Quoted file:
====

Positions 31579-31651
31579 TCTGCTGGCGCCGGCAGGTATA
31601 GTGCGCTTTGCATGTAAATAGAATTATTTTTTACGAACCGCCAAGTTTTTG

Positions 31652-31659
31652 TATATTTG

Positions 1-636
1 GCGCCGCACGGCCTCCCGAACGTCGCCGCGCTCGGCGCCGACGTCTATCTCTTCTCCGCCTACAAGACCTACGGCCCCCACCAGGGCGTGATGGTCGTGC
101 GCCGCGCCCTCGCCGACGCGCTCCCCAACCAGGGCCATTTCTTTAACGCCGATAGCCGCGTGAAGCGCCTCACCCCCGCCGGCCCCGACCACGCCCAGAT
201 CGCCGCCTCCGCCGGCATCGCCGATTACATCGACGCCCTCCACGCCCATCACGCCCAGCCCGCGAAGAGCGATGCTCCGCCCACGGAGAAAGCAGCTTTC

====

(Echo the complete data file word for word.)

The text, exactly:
Positions 31579-31651
31579 TCTGCTGGCGCCGGCAGGTATA
31601 GTGCGCTTTGCATGTAAATAGAATTATTTTTTACGAACCGCCAAGTTTTTG

Positions 31652-31659
31652 TATATTTG

Positions 1-636
1 GCGCCGCACGGCCTCCCGAACGTCGCCGCGCTCGGCGCCGACGTCTATCTCTTCTCCGCCTACAAGACCTACGGCCCCCACCAGGGCGTGATGGTCGTGC
101 GCCGCGCCCTCGCCGACGCGCTCCCCAACCAGGGCCATTTCTTTAACGCCGATAGCCGCGTGAAGCGCCTCACCCCCGCCGGCCCCGACCACGCCCAGAT
201 CGCCGCCTCCGCCGGCATCGCCGATTACATCGACGCCCTCCACGCCCATCACGCCCAGCCCGCGAAGAGCGATGCTCCGCCCACGGAGAAAGCAGCTTTC